The uncomfortable truth about career progression

I remember being shocked some years ago, when I discovered the PIE theory about career success and progression (developed by Harvey Coleman).

Not that you need to eat pies – now that would be fun! – rather that your success at work and whether you will be promoted depends on three factors: Performance, Image and Exposure.

That part is not shocking; what took me aback is the relative importance of each piece of the pie:

Performance = 10%
Image = 30%
Exposure = 60%

You can debate the exact numbers but the main message is that you are so much more than your performance at work. It seems incredible to think that how you do your job every day can be as little as 10% of the picture. But in this scenario, doing the job well is a given and the basis of how you are seen. You are unlikely to move up in an organisation if the standard of your work is not good.

So what about the other elements?  Image is all about how you are perceived as a person, or your brand…  What people say about you when you are not in the room, how you come across to people on first meeting, how you dress, what sort of handshake you have…  All these things can seem superficial but they add up to a picture people will have of you. What is yours like?

Exposure – the huge 60% of the pie – is all about your visibility within the organisation. Who do you know and what do they think of you? When considering internal candidates for promotion, the interview panel members are far more likely to prefer people they have heard of over people they know nothing about. This is the piece where I feel women can tend to be reticent. We tend to shy away from networking, feel that our good work should speak for itself and we should not need to actually talk about or promote our successes!!  We see it as bragging. And the truth is that we need to let people know what we are working on, otherwise they simply won’t know!!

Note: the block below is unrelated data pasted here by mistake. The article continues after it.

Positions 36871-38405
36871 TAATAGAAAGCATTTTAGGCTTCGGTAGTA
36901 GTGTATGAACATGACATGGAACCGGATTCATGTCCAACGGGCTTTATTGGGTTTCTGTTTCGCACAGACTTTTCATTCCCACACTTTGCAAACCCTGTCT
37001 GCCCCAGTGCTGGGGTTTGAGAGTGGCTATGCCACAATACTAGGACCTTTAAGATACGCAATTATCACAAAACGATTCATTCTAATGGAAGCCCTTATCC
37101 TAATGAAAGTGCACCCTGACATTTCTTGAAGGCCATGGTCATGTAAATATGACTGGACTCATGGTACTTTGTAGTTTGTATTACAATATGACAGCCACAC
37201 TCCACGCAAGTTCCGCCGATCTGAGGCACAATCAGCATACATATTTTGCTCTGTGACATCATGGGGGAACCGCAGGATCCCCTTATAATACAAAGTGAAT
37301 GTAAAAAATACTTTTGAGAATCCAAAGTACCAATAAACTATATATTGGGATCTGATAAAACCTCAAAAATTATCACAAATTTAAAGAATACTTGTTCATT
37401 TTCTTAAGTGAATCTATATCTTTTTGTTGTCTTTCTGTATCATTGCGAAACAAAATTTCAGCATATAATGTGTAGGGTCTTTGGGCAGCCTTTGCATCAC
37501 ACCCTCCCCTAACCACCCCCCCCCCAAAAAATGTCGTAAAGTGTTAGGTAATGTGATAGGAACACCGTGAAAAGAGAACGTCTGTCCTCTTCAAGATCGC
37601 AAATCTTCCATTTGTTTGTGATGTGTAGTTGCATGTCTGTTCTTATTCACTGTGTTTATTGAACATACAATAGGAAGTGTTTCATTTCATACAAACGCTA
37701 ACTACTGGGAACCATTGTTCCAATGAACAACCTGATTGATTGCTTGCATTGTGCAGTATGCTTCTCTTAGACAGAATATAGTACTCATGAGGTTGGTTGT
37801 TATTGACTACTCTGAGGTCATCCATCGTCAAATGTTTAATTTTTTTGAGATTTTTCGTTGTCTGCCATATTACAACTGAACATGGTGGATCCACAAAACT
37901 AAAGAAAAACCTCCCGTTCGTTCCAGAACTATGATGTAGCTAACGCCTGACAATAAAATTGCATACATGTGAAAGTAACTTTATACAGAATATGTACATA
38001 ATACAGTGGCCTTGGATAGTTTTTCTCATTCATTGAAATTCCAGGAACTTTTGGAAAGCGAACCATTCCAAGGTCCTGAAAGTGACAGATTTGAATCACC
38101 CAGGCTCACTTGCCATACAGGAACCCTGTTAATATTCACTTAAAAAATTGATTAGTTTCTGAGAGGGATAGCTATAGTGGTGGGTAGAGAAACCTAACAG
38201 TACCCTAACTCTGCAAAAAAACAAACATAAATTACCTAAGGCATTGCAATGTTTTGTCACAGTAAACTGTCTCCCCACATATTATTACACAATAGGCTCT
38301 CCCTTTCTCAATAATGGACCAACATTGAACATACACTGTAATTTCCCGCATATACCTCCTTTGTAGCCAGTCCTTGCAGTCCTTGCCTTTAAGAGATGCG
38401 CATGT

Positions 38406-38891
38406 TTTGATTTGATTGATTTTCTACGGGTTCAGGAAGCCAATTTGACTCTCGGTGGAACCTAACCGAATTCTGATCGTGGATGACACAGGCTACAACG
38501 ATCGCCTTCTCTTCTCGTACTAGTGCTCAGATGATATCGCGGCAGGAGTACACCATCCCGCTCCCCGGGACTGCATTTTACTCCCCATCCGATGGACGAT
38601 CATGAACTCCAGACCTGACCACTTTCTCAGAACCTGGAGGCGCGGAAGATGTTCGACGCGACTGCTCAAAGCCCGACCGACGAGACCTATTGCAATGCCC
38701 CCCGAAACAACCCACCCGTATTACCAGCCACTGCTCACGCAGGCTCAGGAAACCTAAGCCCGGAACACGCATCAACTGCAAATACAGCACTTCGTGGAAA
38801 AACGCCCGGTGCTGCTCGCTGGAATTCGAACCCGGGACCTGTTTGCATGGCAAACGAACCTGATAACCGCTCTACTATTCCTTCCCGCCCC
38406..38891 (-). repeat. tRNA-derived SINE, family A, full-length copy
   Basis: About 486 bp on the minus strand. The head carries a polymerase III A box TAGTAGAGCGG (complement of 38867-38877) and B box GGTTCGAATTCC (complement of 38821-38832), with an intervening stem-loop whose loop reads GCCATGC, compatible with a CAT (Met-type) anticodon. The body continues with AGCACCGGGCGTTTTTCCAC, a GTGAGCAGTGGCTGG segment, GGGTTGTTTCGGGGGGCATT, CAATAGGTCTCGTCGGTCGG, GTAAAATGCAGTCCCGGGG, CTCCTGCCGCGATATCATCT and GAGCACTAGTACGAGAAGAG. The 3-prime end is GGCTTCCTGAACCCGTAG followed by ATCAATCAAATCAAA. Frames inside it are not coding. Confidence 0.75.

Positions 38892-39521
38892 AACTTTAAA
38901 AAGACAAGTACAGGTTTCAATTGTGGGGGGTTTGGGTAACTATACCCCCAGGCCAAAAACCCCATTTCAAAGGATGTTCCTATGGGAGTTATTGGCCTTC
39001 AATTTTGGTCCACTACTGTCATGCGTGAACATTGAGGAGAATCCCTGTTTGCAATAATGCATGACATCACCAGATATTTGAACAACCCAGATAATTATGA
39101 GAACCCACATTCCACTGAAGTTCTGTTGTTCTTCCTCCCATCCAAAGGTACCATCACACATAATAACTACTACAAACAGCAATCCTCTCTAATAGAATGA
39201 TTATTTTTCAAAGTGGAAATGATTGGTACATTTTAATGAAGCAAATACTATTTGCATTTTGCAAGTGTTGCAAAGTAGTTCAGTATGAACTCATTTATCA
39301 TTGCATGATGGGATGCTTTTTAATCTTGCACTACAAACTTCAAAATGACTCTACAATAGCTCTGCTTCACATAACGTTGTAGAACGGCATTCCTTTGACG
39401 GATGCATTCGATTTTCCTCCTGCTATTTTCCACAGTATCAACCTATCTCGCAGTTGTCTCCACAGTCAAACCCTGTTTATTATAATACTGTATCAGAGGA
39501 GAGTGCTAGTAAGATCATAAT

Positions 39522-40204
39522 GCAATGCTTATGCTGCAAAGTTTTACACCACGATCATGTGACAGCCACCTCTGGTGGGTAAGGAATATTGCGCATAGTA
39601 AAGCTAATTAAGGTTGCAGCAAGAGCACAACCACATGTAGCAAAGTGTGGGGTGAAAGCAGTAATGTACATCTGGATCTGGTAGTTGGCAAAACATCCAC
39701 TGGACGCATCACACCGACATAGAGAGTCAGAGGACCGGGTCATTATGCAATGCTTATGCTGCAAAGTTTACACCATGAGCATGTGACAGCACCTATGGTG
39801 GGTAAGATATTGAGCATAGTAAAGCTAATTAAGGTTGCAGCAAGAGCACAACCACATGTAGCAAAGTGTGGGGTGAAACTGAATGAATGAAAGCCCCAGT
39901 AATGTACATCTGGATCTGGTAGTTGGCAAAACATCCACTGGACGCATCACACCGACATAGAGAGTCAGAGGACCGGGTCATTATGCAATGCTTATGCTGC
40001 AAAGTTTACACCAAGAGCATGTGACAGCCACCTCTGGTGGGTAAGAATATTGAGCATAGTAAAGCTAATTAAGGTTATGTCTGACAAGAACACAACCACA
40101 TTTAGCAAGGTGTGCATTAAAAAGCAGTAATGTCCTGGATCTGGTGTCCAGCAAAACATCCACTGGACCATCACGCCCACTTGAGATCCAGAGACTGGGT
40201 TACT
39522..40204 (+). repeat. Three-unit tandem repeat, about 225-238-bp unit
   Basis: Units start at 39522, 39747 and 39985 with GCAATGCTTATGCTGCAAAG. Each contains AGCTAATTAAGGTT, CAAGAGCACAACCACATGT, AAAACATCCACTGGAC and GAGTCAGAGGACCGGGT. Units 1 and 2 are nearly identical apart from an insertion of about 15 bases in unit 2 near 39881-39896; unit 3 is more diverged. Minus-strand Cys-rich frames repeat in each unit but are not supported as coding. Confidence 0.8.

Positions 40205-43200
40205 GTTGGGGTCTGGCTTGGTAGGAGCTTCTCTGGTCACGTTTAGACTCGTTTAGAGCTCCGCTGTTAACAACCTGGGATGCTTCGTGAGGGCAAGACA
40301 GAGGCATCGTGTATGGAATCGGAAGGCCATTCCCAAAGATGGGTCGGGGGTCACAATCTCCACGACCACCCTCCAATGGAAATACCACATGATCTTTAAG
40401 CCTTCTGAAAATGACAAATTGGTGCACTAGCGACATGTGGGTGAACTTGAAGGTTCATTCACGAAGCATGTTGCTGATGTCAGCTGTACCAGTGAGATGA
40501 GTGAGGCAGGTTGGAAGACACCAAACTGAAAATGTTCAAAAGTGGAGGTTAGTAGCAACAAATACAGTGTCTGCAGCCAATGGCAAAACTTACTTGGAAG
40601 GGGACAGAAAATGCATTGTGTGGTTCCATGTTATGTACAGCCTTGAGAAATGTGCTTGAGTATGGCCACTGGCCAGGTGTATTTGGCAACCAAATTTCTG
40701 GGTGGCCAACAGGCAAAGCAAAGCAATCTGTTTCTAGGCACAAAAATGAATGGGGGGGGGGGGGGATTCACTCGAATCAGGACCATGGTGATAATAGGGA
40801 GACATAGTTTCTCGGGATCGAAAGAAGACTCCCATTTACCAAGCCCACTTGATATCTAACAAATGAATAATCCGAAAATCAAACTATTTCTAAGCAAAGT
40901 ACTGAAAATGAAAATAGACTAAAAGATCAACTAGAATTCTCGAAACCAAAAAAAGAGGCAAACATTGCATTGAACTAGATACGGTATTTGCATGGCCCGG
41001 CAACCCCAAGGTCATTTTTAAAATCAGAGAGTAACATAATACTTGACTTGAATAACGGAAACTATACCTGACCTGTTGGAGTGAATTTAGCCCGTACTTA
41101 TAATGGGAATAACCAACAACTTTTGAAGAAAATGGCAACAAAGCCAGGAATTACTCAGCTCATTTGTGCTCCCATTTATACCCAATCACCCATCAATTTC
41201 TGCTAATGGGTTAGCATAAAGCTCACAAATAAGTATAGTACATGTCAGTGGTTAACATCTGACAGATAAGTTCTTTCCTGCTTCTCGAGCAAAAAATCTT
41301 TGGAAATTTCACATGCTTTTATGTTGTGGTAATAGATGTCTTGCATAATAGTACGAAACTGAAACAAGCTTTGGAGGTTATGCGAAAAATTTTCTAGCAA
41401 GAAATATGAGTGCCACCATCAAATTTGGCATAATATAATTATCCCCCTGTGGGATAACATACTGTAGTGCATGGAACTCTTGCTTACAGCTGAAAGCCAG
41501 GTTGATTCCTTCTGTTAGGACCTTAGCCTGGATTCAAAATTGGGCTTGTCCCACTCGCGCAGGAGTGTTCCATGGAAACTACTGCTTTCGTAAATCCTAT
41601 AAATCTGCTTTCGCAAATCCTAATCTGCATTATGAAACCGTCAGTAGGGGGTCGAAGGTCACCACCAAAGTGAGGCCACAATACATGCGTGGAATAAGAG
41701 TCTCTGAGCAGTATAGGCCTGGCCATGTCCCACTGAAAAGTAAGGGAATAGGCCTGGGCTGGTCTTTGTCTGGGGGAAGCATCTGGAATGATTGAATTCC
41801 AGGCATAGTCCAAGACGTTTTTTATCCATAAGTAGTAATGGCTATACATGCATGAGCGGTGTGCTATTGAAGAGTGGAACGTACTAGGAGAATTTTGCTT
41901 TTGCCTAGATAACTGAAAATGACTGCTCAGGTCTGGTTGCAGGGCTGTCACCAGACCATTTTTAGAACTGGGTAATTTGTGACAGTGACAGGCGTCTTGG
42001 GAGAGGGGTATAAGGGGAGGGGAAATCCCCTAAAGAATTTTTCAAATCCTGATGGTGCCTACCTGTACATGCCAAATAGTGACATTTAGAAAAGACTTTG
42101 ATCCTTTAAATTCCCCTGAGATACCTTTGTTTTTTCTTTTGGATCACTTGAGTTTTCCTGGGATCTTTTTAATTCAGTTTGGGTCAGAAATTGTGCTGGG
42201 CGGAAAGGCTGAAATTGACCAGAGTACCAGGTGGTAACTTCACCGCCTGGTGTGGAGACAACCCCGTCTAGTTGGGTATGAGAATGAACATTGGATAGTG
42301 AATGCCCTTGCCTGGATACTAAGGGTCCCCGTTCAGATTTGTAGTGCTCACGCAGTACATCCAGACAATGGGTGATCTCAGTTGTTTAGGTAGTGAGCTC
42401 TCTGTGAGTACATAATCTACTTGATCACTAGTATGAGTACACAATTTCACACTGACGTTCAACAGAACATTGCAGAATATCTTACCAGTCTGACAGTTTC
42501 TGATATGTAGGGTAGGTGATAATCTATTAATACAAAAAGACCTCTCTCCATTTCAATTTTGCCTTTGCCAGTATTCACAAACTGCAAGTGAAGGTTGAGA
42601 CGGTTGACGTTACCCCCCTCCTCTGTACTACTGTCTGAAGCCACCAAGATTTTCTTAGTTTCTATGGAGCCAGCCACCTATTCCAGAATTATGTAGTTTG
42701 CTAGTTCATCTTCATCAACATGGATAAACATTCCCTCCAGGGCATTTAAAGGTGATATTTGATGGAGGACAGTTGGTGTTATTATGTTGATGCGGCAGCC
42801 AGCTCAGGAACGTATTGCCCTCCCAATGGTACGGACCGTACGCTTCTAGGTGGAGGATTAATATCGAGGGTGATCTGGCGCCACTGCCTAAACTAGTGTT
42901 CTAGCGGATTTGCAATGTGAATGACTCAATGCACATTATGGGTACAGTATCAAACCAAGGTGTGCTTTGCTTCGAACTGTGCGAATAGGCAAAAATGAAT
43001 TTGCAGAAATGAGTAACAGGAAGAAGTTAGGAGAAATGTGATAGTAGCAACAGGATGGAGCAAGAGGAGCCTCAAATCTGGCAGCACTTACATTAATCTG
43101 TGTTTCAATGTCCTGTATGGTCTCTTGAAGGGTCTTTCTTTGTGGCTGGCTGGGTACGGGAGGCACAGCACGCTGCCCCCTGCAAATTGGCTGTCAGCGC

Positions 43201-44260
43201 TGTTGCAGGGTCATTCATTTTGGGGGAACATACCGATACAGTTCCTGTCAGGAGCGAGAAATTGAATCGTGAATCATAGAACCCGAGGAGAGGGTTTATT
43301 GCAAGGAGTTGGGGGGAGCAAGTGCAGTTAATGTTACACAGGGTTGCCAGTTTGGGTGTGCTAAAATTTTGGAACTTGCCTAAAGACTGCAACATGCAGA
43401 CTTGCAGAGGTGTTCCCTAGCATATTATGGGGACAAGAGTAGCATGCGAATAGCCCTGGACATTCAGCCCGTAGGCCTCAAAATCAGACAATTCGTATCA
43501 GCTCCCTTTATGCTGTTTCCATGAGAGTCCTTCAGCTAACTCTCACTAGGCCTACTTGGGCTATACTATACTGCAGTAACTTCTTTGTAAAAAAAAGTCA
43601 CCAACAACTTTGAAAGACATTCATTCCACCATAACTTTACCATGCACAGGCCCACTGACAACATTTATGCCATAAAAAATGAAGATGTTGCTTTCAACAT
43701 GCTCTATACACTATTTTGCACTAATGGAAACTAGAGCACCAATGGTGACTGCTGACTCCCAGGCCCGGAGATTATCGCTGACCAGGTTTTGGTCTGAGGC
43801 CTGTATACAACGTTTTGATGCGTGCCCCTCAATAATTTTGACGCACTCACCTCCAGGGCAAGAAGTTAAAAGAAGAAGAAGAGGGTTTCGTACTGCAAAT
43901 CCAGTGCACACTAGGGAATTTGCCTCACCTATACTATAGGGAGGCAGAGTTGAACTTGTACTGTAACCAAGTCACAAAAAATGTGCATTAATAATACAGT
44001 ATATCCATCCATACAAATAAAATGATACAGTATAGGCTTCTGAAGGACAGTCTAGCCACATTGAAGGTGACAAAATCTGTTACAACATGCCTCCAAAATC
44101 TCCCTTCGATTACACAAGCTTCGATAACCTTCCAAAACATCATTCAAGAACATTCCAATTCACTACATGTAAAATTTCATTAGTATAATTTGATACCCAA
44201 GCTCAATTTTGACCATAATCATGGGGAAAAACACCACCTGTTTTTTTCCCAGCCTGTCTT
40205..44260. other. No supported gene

One way to approach this is to think about building relationships for their own sake. As women we are often naturally interested in other people and good at creating supportive relationships.  Rather than thinking about getting to know someone in terms of a path to the next promotion, see it as simply getting to know the person and what makes them tick, working out how you can help them and be of service.  Suddenly it feels much more natural and normal because it is just getting to know someone. And for me, it’s vitally important to stay true to myself in whatever I am doing and not get caught up in some corporate expectations which bend me out of shape.

There is a lot more that I could say on this topic, but I will stop for now.  I’m curious about how you react to this PIE.  What do you think?

What do you consider the main areas women struggle with around exposure?

What do you do to get over the cringe-factor around it?

I would love to hear your thoughts in the Facebook group.

And if you are thinking about how you are perceived in your role and would like some help to think through your image and exposure, please email me.

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